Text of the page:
Limiting Hospitality to Fight Ebola

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Our Defense Correspondent C.Y. Kwanue last Friday reported that Ebola had hit the Armed Forces of Liberia (AFL)  in a big way.  Within a week the AFL lost eight stalwart and well trained soldiers to the deadly virus. How did they get it all in the way in that secluded army barracks? 

One of the male soldiers received a female visitor who was believed to have been Ebola affected.  But he did not know this.  It is she who spread the deadly disease in the barracks.

This is a cogent, alarming and serious reminder that we Liberians, known the world over as among the most hospitable people, especially in Africa, have to be very careful today whom we welcome into our homes, places of work, our communities, towns, cities and country.  In the Kesselly Barracks last week, one visitor caused the death of eight of our soldiers.  We hope this is warning enough.

Just about 10 days ago in Bensonville, Montserrado County, a similar incident almost happened.  Four men, believed to have links with Guinea, entered a village and moved into a vacant hut there.  They were immediately spotted and approached by one of the town’s elders who asked them what they were doing there.  They told him they were diamond diggers and came to prospect for the mineral because people had told them that Bensonville was “diamond-rich.”

The elder promptly told them that in this state of emergency in Liberia, which the President declared several weeks ago as part of the fight against the deadly Ebola virus, people were not supposed to be moving from place to place, but have been advised to stay where they are until this crisis is over.  So the four men were asked to leave, and they did.

Liberians, with very few exceptions, are very hospitable people, who are willing, ready and able to welcome any stranger into their towns and homes, and offer them water, food and even a place to pass the night before continuing their journey the following morning.  But for now, not anymore because it is simply    too dangerous.  Who knows   what could have happened in that Bensonville village full of children had those four strangers remained there?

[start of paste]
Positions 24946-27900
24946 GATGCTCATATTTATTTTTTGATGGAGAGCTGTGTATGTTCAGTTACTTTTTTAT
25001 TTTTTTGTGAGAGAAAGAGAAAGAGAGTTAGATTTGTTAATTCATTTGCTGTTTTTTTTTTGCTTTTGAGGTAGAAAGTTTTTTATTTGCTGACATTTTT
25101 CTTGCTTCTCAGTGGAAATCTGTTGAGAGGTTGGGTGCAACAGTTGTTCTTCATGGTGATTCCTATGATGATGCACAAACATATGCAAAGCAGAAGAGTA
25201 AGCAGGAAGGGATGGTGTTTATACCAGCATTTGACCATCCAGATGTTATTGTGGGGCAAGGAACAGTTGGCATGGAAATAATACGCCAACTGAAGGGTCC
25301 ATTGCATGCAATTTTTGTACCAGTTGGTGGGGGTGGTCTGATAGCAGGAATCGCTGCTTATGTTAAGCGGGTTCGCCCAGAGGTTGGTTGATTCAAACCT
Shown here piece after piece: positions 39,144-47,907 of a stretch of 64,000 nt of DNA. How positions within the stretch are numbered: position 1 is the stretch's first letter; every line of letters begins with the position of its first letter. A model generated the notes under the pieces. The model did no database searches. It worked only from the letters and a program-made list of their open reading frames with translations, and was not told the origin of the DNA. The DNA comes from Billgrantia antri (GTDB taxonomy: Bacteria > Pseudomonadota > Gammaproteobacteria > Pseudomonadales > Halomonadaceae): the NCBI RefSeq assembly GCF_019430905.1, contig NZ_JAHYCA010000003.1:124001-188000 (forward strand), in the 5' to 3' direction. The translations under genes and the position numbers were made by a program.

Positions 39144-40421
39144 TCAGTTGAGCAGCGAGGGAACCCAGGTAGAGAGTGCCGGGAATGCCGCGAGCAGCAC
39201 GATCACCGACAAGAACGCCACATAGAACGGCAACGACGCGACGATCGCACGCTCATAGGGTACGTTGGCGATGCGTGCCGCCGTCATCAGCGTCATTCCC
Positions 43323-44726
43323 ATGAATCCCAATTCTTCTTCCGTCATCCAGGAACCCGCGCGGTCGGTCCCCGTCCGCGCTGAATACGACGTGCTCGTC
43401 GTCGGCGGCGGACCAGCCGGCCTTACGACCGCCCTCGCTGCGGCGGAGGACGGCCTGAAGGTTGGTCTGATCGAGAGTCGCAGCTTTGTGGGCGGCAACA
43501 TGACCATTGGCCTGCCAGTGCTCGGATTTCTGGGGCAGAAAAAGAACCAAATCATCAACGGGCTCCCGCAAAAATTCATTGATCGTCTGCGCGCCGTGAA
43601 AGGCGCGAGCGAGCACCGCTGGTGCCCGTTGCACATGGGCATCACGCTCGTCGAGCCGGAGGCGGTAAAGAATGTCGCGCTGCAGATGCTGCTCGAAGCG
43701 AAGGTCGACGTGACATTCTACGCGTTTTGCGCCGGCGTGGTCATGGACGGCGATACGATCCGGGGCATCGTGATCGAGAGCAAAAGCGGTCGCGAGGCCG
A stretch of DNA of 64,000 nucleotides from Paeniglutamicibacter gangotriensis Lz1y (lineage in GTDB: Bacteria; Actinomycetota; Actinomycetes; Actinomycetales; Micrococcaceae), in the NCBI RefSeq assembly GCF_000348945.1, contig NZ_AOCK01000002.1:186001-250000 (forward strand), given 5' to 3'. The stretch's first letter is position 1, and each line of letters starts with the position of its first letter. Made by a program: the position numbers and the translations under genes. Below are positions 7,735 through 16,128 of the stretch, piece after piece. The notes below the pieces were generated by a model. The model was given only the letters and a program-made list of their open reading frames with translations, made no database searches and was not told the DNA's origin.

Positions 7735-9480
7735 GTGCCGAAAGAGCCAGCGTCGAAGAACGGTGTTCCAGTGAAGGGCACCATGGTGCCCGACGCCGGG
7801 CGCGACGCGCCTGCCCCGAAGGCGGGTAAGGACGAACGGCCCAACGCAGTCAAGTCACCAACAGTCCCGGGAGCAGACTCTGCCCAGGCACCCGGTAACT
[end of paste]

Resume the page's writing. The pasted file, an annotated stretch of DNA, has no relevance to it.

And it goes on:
Today, people throughout Liberia know that as soon as they spot a stranger in their midst, they should seriously question that person, and persuade him or her to return to where they came from until we have overcome this Ebola virus.  We can no longer take chances.

Ebola has terribly affected our traditional cultural practices, which are rooted in love and hospitality.  Now, even in church or in the mosque, people can greet one another only from a distance.  No hand shaking, no snapper of the fingers—the symbol of our friendship—no hugging or kissing, only clasping of the palms and bowing from a distance, in the same way it is done in Far Eastern culture.

This has to be done to protect ourselves and one another and keep the virus from spreading.  Here, we invoke the age-old dictum (truism), HONESTY IS THE BEST POLICY.   If one knows one has been in contact with anyone who may have been detected of the virus, be should honest and say so and, like the two outstanding women from the Ministry of Health and Social Welfare, Dr.  Bernice Dahn, Chief Medical Officer, and Deputy Minister Yah Zolia.  These women had come into contact with Ebola-infected people; so the two MOH officials, without even being asked, immediately quarantined themselves from their families, their offices and their friends.

That is what Eric Duncan did not do—he lied on the form he filled out at Roberts International Airport (RIA) and jumped on the plane to the United States, where he immediately started spreading the virus.

We have to suspend our  traditional hospitality for now, but certainly treat people with utmost courtesy, respect,  WITHOUT COMING TOO CLOSE, WITHOUT TOUCHING.    This we must do until Ebola is driven out of Liberia.      

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